A contested outcome in the U.S. presidential election could cause a “dramatic fall” in the stock markets, veteran investor Mark Mobius warned on Friday.
“That’s a real issue and a real problem,” Mobius, founding partner of Mobius Capital Partners, told “Street Signs Asia” in response to a question on the implications of a disputed election, in which the eventual winner is not finalized until weeks or months after the Nov. 3 vote.
“If that takes place, then we’re really in trouble. The markets will not like it and you’ll see a real correction or maybe a dramatic fall in the market. So that’s a very, very big problem,” Mobius said.
Such an outcome could happen if a candidate deemed to have lost the election refuses to concede, or if he questions the legitimacy of the results. U.S. President Donald Trump has repeatedly declined to say whether he would accept the election results, which gave rise to concerns of a messy transition of power if he loses to Democratic presidential candidate Joe Biden.
How much markets would fall will depend on how long the dispute lasts, Mobius said. He explained that if the dispute is taken to the Supreme Court, the process of determining a winner could be “drawn out” and create more uncertainty — something that markets “hate.”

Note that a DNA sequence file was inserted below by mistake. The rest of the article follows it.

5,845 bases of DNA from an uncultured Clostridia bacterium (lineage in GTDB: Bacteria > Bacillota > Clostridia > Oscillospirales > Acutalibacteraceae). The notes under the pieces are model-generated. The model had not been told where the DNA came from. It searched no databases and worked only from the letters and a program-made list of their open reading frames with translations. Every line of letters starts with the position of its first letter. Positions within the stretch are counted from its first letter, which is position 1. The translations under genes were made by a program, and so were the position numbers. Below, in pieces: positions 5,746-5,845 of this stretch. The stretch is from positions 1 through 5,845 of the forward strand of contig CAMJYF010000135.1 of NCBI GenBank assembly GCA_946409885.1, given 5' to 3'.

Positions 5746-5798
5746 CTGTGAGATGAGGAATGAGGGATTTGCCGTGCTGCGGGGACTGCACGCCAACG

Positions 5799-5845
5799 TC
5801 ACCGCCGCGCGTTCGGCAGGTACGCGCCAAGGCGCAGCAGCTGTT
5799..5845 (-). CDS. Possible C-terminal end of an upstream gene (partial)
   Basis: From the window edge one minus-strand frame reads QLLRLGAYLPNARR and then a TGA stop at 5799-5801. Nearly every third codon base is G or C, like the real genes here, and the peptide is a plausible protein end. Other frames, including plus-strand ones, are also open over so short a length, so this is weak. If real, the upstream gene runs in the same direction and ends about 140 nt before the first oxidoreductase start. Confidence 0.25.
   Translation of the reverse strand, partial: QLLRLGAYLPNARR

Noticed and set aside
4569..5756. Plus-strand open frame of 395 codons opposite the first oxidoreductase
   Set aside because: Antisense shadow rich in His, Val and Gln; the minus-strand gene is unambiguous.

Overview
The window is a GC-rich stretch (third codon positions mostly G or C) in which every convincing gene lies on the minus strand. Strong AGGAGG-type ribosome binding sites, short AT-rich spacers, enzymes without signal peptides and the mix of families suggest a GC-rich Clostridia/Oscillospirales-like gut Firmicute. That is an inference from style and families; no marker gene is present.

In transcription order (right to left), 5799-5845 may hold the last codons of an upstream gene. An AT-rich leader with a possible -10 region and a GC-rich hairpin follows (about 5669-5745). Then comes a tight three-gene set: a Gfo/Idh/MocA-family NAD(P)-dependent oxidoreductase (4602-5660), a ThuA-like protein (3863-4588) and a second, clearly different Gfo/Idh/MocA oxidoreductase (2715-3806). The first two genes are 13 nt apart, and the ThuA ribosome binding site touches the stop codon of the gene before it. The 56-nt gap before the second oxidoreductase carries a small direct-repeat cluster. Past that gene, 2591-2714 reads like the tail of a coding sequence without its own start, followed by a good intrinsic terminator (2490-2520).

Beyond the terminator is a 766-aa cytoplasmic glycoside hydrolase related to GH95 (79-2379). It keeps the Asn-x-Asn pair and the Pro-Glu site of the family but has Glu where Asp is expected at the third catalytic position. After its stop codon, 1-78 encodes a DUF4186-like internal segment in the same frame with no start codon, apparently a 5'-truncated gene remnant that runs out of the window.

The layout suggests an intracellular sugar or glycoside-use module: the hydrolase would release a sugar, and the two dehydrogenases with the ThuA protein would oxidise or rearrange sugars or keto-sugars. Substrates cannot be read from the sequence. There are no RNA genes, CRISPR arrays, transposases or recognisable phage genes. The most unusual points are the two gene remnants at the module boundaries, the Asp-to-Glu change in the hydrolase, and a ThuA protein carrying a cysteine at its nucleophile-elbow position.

To hedge against the risks of a contested election outcome, Mobius said he’s invested in companies that are “somewhat immune to economic downturns.” That means businesses with strong balance sheets and those that can maintain or increase demand for their products and services, he explained.
Trump win more ‘favorable’
In general, Mobius said a Trump win is a more “favorable” outcome for the markets.
“It’s really all about tax,” the investor said.
“As you know, Trump is promising another major tax cut. The Democrats have not said that, they plan to raise tax on the so-called rich people and on corporations. So, that is really the big, big issue going forward,” he added.
Outside of the U.S., Mobius — an expert on investing in emerging markets — said Asia remains a bright spot for investors.
He said he’s been investing “pretty heavily” in Taiwan and South Korea, particularly in companies that supply the “nuts and bolts” of technology — such as semiconductors and integrated circuits. Demand for those components will grow along with greater adoption of technology, he said.
“Apple needs the equipment, they need the chips to produce what they’re producing and that’s what we’re looking at. We’re looking at the components to an iPhone or an iPad, or components to any of these equipment that these people use,” Mobius explained.
Several of these component suppliers are exposed to the tech war between the U.S. and China. Production of tech parts are carried out across a complicated network of economies and companies. So non-American and non-Chinese firms could also get entangled in Washington’s decision to restrict Chinese firms from doing business in the U.S.
But Mobius said he’s not “too worried” about U.S.-China tensions.
“In this day and age, countries, regardless of any trade restrictions etc., they still have to trade. And this will be true of the U.S. and China,” he said.
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